A key state panel Thursday approved a blueprint for sweeping Louisiana road and bridge improvements, with one huge catch — it all requires a major infusion of money.
The list includes widening Interstate 10 between the I-10 Mississippi River Bridge and the I-10/12 split; making I-10 eight lanes between Williams Boulevard and Veterans Boulevard in New Orleans and major work on I-49 South in and near Lafayette.
But Eric Kalivoda, deputy secretary for the state Department of Transportation and Development, said it would take $700 million in new state and federal dollars to do those and other projects, which is highly unlikely anytime soon.
“So we want to be prepared for whatever happens, even for a funding reduction,” Kalivoda said in an interview after the meeting.
The blueprint that won approval is called the Louisiana Statewide Transportation Plan, which is a list of projects of varying priorities the state wants to do when the dollars are available.
It is an update of a list approved in 2003, and the committee’s vote ends the review process.
Some of those projects, including the widening of I-10 and I-12 in Baton Rouge, were finished amid state surpluses in 2007.
The latest plan was okayed without dissent by the nine-member policy committee that oversaw the more than three years of revisions.
The panel includes DOTD Secretary Sherri LeBas, House and Senate leaders and others.
The action comes amid continuing state budget problems and uncertainty on how the next governor plans to tackle transportation problems.
In May, the Legislature’s rejected a plan to raise $7.5 billion over 10 years for roads and bridges.
“We are sort of back to square one,” said Robert Travis Scott, president of the Public Affairs Research Council of Louisiana and a member of the committee.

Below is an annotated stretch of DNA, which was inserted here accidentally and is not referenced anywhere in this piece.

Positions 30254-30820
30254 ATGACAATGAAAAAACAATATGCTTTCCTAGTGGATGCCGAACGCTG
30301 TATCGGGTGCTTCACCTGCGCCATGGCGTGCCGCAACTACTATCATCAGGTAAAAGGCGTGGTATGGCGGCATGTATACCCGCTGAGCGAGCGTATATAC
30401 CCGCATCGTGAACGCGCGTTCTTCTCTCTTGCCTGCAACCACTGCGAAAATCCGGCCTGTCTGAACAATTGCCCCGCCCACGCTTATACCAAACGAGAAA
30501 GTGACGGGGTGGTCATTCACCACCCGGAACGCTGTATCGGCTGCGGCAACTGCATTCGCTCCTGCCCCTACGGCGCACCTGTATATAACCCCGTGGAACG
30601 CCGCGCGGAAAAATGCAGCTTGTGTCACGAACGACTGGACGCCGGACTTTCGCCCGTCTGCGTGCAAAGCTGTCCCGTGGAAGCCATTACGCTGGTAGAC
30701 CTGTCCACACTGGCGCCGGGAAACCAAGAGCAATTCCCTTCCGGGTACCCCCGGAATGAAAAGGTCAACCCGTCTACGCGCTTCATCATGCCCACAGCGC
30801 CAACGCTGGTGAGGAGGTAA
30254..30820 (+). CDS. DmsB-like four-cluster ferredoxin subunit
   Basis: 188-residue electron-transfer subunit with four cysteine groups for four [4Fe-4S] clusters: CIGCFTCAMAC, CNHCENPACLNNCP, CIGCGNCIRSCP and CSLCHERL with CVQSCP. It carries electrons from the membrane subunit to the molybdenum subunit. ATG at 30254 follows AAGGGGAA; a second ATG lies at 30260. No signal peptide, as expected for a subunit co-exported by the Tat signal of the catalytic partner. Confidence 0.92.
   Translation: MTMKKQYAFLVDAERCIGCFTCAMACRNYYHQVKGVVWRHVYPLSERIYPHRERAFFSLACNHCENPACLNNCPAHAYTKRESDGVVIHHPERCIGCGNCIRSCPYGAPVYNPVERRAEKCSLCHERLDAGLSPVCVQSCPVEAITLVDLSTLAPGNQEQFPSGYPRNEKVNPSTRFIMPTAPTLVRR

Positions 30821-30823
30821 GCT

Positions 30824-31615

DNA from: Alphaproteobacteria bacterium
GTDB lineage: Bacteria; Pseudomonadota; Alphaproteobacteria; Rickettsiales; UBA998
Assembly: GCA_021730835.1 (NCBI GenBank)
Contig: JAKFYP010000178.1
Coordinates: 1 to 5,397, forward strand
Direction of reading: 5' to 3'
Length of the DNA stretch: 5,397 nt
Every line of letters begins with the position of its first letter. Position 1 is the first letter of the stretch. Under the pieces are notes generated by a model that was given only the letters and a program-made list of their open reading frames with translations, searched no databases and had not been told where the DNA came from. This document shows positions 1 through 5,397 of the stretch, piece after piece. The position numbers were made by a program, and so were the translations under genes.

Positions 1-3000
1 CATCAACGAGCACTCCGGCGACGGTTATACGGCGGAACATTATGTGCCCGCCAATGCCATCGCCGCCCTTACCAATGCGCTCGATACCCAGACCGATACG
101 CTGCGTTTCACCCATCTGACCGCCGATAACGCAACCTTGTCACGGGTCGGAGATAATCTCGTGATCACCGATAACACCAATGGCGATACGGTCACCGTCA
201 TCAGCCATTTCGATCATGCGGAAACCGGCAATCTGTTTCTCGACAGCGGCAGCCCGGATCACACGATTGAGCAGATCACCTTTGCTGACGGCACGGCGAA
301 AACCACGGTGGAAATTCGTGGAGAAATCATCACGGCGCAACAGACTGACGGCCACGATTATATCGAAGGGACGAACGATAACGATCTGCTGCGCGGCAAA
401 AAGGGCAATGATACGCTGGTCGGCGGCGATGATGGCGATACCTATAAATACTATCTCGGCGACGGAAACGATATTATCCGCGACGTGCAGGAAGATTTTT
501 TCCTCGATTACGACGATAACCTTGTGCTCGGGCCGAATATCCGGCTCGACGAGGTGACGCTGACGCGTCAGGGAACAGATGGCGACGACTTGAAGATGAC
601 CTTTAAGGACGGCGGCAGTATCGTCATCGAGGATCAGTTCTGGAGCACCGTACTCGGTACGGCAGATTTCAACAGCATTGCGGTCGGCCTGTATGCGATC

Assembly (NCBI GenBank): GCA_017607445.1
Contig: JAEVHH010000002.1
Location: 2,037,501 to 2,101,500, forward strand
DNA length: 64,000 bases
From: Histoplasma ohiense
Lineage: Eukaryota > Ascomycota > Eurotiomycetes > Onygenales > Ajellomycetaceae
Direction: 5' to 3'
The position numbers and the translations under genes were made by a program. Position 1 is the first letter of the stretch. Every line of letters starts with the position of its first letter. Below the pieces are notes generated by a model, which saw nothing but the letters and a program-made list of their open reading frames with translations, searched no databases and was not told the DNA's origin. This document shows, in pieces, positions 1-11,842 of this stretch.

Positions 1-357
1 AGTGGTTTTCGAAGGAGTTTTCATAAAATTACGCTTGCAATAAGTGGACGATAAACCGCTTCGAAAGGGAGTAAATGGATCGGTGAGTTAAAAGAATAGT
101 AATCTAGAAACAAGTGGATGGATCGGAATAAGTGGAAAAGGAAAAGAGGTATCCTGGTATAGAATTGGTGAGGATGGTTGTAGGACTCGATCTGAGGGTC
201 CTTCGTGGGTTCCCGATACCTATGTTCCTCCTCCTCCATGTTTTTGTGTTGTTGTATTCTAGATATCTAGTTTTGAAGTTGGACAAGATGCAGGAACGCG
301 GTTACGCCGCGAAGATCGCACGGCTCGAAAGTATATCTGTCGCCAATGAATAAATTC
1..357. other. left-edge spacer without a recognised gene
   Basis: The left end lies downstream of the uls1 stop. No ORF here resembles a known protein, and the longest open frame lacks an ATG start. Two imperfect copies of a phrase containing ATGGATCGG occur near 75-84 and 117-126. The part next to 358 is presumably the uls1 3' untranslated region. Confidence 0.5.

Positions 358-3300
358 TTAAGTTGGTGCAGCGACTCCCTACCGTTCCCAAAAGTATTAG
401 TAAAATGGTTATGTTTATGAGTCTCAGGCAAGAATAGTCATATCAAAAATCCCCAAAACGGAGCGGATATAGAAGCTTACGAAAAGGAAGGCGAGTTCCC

The plans that get the most attention from motorists — they are called megaprojects — are grouped in priorities A, B, C and D.
Those in priority A, such as widening I-10 in Baton Rouge, would be at the head of the line if there is any sort of financial windfall.
Scenarios range from outright funding reductions to rosy outlooks, including a $700 million injection of state and federal dollars above current revenue.
That could launch 39 major projects, including a northern bypass toll road in Baton Rouge, either with an upgraded U.S. 190 Mississippi River Bridge or a new one.
Kalivoda noted DOTD is already studying five possible sites for a new bridge between the I-10 structure and the Sunshine Bridge, which is also dependent on dollars that are not available today.
Aside from the list approved Thursday, the state has a $12 billion backlog of road and bridge needs, and not enough to do the $70 million annually considered the minimum needed for road and bridge upkeep.
LeBas said the state will get closer to that maintenance spending figure starting on July 1 when more state dollars are retained for transportation instead of being moved to State Police.
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